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Labor Market Conditions and Social Insurance in China

Fifteen years after the introduction of highly ambitious social insurance programs for urban Chinese workers, a large number of them remain un-insured. This paper examines the relationship between labor market conditions and social insurance participation among industrial firms in the pre-crisis years of 2000–2007. I find that increased labor tightness over this period was a quantitatively important driver of participation. Comparing different segments of the labor market, stronger response to tightness is found in sectors with the largest shares of un-insured: private firms, those with a larger share of low-educated workers, and those without labor unions. Increased tightness in the years ahead can therefore be expected to aid policy makers in social insurance implementation and in combating insurance inequality.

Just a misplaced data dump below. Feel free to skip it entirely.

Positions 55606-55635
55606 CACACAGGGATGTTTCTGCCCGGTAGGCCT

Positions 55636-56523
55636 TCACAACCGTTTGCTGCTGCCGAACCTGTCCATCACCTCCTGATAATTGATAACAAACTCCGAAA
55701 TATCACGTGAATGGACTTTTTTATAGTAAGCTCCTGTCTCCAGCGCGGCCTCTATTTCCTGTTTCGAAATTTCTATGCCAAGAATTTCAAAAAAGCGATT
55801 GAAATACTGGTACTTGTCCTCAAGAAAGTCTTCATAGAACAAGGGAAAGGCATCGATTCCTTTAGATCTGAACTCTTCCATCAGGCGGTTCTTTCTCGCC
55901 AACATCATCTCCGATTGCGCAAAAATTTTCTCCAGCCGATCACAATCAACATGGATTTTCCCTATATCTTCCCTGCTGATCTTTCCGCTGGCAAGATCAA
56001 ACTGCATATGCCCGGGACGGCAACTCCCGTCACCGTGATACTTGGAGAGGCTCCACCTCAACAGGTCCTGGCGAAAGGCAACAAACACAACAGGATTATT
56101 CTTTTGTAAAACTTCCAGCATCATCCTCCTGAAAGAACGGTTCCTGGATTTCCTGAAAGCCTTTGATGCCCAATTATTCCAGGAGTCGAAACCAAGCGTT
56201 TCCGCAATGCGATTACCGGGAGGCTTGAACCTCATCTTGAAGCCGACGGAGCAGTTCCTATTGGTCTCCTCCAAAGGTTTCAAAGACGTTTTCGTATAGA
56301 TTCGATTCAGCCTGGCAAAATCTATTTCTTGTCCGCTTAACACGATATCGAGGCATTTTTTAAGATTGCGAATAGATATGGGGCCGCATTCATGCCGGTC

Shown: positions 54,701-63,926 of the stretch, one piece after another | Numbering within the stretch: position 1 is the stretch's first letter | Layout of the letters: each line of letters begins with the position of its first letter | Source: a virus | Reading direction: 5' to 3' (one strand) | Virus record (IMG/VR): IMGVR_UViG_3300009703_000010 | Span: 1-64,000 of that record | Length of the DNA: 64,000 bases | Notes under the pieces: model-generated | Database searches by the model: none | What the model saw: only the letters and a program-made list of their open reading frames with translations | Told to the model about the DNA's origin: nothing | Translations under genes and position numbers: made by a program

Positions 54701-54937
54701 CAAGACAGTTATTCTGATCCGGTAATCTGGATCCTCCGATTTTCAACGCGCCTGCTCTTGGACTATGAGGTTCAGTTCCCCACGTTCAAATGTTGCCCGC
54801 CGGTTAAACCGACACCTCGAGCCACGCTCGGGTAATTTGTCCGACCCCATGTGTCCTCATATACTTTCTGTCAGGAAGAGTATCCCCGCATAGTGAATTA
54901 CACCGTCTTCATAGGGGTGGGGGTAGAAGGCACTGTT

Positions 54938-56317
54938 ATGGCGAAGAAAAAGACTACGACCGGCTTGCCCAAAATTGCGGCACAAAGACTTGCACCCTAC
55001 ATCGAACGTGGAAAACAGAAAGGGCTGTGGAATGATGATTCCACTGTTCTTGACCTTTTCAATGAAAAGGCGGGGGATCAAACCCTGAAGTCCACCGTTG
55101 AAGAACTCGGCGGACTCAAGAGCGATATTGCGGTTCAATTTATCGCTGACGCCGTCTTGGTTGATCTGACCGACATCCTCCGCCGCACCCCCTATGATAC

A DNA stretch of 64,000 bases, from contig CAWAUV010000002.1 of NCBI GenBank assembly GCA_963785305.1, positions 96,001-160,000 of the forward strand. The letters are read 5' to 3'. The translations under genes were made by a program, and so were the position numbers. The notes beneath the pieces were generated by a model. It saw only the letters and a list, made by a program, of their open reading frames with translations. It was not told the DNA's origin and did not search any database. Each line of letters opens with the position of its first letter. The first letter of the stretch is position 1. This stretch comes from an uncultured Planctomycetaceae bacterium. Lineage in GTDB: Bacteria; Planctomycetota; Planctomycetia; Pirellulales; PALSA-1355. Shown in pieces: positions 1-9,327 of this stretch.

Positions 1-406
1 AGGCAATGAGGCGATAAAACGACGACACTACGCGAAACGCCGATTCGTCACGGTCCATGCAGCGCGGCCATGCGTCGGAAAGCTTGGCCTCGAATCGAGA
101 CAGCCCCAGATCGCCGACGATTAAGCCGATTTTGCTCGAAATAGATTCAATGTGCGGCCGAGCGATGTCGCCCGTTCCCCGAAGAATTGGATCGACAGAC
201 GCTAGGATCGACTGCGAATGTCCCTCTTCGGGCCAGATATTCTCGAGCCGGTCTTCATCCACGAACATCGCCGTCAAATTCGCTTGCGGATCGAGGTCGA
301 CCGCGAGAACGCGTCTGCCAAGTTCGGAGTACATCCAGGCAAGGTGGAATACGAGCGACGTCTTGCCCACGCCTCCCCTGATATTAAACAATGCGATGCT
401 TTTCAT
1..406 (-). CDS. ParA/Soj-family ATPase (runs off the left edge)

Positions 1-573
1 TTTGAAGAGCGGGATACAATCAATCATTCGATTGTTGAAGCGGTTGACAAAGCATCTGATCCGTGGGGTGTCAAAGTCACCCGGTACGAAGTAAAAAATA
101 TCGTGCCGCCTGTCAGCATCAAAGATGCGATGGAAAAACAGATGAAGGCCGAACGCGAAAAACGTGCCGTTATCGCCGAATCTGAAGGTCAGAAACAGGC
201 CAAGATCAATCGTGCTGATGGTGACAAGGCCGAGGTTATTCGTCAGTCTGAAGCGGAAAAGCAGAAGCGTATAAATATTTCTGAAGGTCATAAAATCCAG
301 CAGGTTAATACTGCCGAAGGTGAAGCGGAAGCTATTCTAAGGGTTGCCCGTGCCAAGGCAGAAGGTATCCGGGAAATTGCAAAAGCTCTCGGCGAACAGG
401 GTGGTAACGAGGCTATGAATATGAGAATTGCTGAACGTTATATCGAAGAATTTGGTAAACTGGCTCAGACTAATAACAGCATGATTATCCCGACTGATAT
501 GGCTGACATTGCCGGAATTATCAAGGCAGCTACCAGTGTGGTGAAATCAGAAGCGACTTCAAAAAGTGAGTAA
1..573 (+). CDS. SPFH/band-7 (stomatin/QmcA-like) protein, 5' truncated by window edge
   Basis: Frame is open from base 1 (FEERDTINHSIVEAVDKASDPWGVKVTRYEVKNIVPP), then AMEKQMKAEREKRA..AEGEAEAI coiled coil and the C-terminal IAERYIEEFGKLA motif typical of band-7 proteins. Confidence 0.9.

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Paper provided by Research Institute of Industrial Economics in its series Working Paper Series with number 924.

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Length: 32 pages
Date of creation: 05 Sep 2012
Date of revision:
Handle: RePEc:hhs:iuiwop:0924
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